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Online Retail Stats: CyberMonday 2008 vs. 2007

One day doth not a retail season make, but I thought folks might find it interesting to see our clients’ “CyberMonday” results this year compared to last year.

“CyberMonday” is the first Monday after Thanksgiving. This year, CyberMonday was two days ago, December 1st, 2008. Last year, it fell on November 26th. The day was named by Shop.org and is a large (but often not the largest) online retail sales day of the year.

Background: we serve about 100 online retailers, predominantly B2C, with an aggregate annual search spend of $100 million.

Considering only those clients we served in both 2007 and 2008 (to remove the impact of our firm’s growth), and then aggregating all those clients together, and comparing 2008-12-1 versus 2007-11-26, here’s what we saw:

cybermonday

Let’s index those against the change in adspend:

cybermonday2

We see sales grew much slower than adspend: our clients typically opted for lower efficiency targets this year versus last. Clicks grew faster than adspend, indicating lower CPCs, reflecting lower SPCs. Orders and clicks grew at the same rate, indicating this year’s soft sales were more due to lower order size than due to reduced conversion. Impressions grew faster than clicks, indicating the engines earned lower effective CPM rates on their inventory.

We’re privileged to manage search for some of the web’s largest advertisers (many thanks for your business!) When we aggregate cost and sales across our clients, our largest clients, by definition, have the largest impact on the totals.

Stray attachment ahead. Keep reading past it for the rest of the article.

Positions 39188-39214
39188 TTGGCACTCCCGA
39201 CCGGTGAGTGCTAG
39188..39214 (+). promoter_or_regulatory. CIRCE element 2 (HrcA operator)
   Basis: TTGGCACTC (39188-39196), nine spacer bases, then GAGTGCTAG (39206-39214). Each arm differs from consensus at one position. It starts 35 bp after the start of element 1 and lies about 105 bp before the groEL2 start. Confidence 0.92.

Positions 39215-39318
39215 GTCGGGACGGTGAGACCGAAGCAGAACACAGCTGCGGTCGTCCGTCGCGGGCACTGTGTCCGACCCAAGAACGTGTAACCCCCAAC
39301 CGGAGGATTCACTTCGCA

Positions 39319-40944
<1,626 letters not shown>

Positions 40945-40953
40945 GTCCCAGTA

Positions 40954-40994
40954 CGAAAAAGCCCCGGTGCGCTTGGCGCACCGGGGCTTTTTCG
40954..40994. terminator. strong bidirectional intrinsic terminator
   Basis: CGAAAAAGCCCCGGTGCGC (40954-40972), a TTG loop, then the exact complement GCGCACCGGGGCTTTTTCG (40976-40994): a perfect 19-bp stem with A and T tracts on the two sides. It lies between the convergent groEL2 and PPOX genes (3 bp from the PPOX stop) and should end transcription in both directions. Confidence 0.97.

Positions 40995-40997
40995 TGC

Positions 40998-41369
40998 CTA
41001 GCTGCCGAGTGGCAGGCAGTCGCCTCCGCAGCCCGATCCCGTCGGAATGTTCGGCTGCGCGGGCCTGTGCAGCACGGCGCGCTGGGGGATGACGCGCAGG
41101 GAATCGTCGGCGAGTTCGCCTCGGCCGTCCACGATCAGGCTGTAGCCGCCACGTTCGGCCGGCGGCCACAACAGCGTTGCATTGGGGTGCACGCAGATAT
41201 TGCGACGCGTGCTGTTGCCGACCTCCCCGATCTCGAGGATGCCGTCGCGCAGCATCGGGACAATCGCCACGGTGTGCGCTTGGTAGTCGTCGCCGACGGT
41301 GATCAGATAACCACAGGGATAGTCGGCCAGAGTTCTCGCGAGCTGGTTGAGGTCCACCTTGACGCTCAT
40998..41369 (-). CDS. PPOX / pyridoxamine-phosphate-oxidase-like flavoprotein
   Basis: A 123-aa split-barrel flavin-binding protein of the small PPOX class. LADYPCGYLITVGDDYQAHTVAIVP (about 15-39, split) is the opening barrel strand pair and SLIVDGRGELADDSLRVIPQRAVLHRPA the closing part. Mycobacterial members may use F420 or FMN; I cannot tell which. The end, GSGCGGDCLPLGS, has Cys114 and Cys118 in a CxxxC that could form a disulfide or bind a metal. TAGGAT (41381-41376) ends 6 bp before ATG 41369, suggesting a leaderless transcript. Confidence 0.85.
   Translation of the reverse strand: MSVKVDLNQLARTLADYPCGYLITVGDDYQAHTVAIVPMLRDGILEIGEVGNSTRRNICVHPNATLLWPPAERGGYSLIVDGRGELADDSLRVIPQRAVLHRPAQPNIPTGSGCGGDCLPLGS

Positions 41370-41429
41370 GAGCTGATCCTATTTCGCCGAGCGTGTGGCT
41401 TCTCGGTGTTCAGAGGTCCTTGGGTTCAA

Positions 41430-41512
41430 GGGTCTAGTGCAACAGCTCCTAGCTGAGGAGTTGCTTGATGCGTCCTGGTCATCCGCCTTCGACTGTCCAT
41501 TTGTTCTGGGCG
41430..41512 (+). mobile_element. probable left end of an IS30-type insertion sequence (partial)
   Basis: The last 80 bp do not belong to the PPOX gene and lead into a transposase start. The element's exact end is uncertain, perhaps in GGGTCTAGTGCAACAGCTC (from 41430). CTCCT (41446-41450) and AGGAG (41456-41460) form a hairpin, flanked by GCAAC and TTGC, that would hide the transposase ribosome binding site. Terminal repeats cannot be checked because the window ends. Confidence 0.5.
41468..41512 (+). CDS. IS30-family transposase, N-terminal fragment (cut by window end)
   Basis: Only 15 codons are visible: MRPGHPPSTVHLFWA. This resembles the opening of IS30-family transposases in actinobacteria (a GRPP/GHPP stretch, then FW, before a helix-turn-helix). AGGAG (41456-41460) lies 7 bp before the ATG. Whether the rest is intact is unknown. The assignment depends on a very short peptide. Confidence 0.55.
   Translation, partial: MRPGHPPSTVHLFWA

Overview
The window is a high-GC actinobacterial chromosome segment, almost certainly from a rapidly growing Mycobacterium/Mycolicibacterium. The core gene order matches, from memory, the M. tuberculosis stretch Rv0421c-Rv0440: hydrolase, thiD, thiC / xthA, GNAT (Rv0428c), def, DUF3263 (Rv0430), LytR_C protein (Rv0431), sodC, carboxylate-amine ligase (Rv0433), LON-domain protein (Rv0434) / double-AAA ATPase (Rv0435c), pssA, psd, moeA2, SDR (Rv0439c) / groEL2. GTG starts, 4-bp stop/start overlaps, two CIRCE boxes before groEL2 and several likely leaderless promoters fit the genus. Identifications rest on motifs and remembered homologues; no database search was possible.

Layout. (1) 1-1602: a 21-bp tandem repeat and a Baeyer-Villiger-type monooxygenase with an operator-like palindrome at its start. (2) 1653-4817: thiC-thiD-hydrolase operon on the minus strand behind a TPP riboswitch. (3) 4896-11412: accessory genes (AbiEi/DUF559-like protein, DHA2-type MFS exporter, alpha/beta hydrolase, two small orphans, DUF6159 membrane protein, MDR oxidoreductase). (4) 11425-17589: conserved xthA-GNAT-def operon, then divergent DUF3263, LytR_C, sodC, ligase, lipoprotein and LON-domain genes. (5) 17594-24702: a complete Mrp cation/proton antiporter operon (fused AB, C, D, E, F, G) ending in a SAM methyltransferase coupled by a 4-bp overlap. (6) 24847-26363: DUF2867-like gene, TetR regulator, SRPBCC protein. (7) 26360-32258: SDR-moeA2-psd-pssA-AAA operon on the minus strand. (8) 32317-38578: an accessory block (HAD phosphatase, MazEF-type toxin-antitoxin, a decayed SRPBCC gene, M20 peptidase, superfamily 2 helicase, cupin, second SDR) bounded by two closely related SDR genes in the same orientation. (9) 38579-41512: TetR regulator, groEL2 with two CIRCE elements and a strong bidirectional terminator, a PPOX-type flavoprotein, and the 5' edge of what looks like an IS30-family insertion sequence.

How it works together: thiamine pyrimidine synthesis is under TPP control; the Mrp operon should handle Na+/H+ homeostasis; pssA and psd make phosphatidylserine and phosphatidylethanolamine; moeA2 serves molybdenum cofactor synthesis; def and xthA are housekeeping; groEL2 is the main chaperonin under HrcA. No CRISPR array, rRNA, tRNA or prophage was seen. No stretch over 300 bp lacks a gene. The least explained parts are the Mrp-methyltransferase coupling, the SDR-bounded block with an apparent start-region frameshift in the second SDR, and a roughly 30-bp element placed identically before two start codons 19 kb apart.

To avoid this skew, we also computed year-on-year CyberMonday metrics for each client (again, only considering clients we served in both years).

The following chart and histograms are based on this “equal-client-weighting” perspective. This treats each client equally, so a small client up x% counts the same as a huge client up x%. The “equal-client-weighting” provides a better sense of what a typical client experienced than provided by the agency-total metrics.

cybermonday3

The means are quite different from the medians, a sure sign of skewed distributions. Here are the histograms themselves. The x-axis is % change, year-on-year.

Sales: Our typical client (treating all clients equally) saw less revenue this CyberMonday than last, but many also experienced healthy revenue gains. The story is quite mixed.

Advertising spend: Again, a mixed bag. About half of our clients reduced ad spend in response to lower sales-per-click arising from lower average order values. And about half our clients spent more on advertising, in some cases considerably more.

AOV: Nearly all clients experienced a considerable decline in average order. This trend began in early November. Very few clients saw increase in AOV, year-on-year, for CyberMonday.

Clicks: While some clients bought fewer clicks, most clients bought significantly more this year.

CPC: Nearly all of our clients instruct us to bid to a target efficiency, investing some predetermined percentage of sales (or margin, etc) in advertising. This approach mandates bidding lower when clicks perform less well. With many of our clients experiencing AOV softness, many of our clients brought down bids accordingly.

CPM: While paid search clicks are sold on a cost-per-click basis, CPM (cost-per-thousand-impressions) is a key metric for the search engines, because CPM indicates how well a job they’re doing monetizing their traffic. On CyberMonday, most of our clients paid less per impression this year compared to last year.